New Delhi, Aug 28 (EFE).- There was heavy police deployment and escalated tensions on Monday in Nuh, a town in northern India, ahead of a planned procession by a Hindu extremist group following a wave of sectarian violence that left six dead in the area early August.
“The situation is completely under control, there is no untoward situation. The worship in the temple is going on, the local people are allowed to worship. Six leaders of national importance are allowed to do the puja in the temple. There are around 1,800 policemen deployed,” Nuh’s superintendent of police, Narendra Bijarniya, told EFE.
On July 31, a religious procession organized by a far-right Hindu group, Vishwa Hindu Parishad (VHP), was attacked by a mob in the mainly-Muslim town of Nuh in the northern Haryana state.
This triggered a wave of violence between Hindus and Muslims that spread in the following days to several cities in the state and left six dead, including two security guards and an imam, and led the authorities to impose curfews and internet blackouts.
The Haryana authorities responded by arresting over 100 people, but also by demolishing hundreds of allegedly illegal buildings belonging to the Muslim community, a move that led the Punjab and Haryana High Court to question whether this practice was “an exercise of ethnic cleansing is being conducted by the State.”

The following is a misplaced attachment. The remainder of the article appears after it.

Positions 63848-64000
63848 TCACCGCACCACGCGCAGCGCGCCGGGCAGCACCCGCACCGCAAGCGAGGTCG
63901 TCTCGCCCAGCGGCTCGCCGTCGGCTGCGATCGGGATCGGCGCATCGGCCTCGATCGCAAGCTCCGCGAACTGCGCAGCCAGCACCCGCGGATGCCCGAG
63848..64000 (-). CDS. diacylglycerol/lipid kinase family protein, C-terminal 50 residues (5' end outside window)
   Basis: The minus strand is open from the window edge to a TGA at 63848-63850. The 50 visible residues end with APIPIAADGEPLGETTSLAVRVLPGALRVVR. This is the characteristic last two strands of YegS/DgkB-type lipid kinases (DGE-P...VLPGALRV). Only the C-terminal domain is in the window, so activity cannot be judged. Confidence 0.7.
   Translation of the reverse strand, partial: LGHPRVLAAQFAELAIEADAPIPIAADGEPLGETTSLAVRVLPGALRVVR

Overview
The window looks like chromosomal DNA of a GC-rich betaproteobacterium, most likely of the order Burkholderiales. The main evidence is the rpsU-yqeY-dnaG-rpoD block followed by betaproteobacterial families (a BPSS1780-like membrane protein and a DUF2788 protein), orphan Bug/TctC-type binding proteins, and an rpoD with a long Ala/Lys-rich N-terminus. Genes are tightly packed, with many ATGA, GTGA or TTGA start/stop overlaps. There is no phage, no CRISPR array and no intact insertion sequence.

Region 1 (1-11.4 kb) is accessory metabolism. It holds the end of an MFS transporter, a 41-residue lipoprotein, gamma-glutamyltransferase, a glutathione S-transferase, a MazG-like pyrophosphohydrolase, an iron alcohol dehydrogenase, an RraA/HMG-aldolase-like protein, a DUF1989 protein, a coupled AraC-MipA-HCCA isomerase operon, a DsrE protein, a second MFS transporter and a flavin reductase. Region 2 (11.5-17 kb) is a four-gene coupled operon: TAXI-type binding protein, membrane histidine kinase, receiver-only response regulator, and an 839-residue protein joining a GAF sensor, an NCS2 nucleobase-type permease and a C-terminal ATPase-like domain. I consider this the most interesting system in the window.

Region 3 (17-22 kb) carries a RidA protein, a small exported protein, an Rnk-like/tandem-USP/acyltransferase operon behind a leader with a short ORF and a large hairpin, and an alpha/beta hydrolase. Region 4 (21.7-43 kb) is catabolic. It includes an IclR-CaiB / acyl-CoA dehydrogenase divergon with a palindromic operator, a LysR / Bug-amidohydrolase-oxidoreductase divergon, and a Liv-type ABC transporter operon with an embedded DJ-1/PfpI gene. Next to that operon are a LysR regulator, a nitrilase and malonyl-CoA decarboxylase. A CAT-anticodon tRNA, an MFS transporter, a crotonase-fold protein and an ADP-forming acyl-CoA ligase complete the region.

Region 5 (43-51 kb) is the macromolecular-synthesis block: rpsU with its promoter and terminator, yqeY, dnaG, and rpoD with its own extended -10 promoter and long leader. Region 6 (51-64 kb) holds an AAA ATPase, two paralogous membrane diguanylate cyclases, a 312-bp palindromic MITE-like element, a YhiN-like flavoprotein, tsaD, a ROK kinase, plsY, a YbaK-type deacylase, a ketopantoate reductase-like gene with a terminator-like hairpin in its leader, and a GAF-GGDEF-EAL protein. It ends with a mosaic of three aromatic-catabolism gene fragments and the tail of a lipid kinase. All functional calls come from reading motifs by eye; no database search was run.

In the midst of this climate of tension, the VHP decided to resume the procession.
“The Hindu society of Mewat has decided to organize the Yatra with perseverance and resolve,” VHP General Secretary Surendra Jain said.
The police said that Jain, who also took part in the procession attacked a month ago, was in Nuh on Monday.
Monday’s procession takes place in defiance of the district administration’s refusal to give permission to the VHP to hold it, according to Nuh’s police, citing fear of further sectarian clashes and a G20 event in the area.
Organizations such as Amnesty International and Human Rights Watch have denounced the growing religious polarization in India since the Hindu nationalist Bharatiya Janata Party’s arrival in power in 2014 amid an increase in the repression of religious minorities. EFE